Coraline has some notable actors in it, including Dakota Fanning (War of the Worlds) and Keith David (Platoon, Armageddon, also one of the best voice actors for video games). The movie grossed over $192 million worldwide and has been well rated by critics, getting a 7.7/10 on IMDB and 91% on Rotten Tomatoes.


Coraline is dark. Set in Ashland, the heroine is transported through a door that takes her to the “Other World” where she is greeted by a place that presents itself as a better version of our world. Warning: The Others and their lifeless button-eyes will stick with you for awhile.


"Wandering her rambling old house in her boring new town, Coraline (Dakota Fanning) discovers a hidden door to a fantasy version of her life. In order to stay in the fantasy, she must make a frighteningly real sacrifice." -Laika Entertainment

 

Corpse Bride

2005 (Tim Burton Productions/Laika Entertainment)


Though only partially filmed at Laika Studios, it still feels worthy of mentioning on this list. Corpse Bride is another brilliant musical created by Tim Burton.


Based on a 19th-century Russian folktale, it has everything you would expect from a Burton film: creepy characters, gripping romantic expression, and the dark vibe that we have grown to love about his films. Of course, the main actors are Johnny Depp and Helena Bonham Carter -- is it even a Burton movie if they aren’t in it?


The movie was nominated for an Academy Award for Best Animated Feature but ended up losing to Wallace & Gromit: The Curse of the Were-Rabbit (2005), which also starred Helena Bonham Carter.


Corpse Bride grossed over $119 million dollars globally, and was quite well received, with critics rating it 7/10 on IMDB and 84% on Rotten Tomatoes.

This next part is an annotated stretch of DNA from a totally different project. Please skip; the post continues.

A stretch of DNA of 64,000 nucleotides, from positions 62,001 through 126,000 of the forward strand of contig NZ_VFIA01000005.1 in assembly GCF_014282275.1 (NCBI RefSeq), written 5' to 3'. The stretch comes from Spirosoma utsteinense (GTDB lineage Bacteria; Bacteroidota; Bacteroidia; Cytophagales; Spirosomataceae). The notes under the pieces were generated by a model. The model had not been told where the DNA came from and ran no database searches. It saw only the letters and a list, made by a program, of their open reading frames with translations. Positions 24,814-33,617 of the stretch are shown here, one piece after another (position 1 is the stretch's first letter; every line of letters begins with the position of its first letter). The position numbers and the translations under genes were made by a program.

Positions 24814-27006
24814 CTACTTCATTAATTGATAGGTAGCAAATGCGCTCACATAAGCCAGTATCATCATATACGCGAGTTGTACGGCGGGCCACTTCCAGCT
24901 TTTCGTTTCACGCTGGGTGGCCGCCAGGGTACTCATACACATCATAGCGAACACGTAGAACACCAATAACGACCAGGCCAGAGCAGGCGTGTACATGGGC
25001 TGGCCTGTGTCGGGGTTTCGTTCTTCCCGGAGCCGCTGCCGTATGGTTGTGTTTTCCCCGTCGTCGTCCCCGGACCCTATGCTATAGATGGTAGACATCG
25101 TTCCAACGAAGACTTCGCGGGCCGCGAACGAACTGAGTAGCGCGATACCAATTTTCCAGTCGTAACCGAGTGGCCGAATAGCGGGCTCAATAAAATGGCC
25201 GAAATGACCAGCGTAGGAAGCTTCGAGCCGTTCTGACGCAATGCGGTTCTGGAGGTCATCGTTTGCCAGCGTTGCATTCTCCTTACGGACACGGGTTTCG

If you have never seen the movie and you like Tim Burton films, this is a must-see, especially around Halloween.


“Tim Burton returns to the dark but fanciful animated style of The Nightmare Before Christmas with this stop-motion black comedy. Victor (Johnny Depp) lives in a small European village in the 19th century, where he is pledged to marry Victoria (Emily Watson), a partnership arranged by their parents… While he is walking through the woods and hopelessly practicing his vows, he puts Victoria's wedding band on what looks like a branch. Victor quickly discovers this was a big mistake; as it happens, he has put the ring on the skeletal finger of the enchanted Corpse Bride (voice of Helena Bonham Carter), who then whisks him off to a dark and mysterious netherworld where they are now married.” -Rotten Tomatoes

 

The Ring

2002 (DreamWorks Pictures)

The Ring is a remake of one of the scariest Japanese horror films (Ringu) that I had ever seen. Much of The Ring was filmed in the Pacific Northwest and parts were captured right here in Oregon, at the Yaquina Head lighthouse in Newport and along the Northern Oregon Coast.


The wet, rocky beach plays well to the creepy vibes the movie tries to achieve, which the director, Gore Verbinski, described in a BBC interview saying, “We focused on creating this dark, somber mood, a kind of coldness.”


The premise of the film is undeniably scary: Someone watches an old VHS tape, gets a call on the phone saying they’re “going to die in seven days” and, sure enough, this prediction comes true.


Living up to a cult classic is never easy, which is why the film received mixed reviews from critics. Verbinski is quoted by the BBC saying, “I just tried to keep what's great in the original movie and improve it where I could.”


The Ring, according to IMDB, grossed almost $250 million dollars worldwide, and has been rated at 7/10 on IMDB and 71% on Rotten Tomatoes.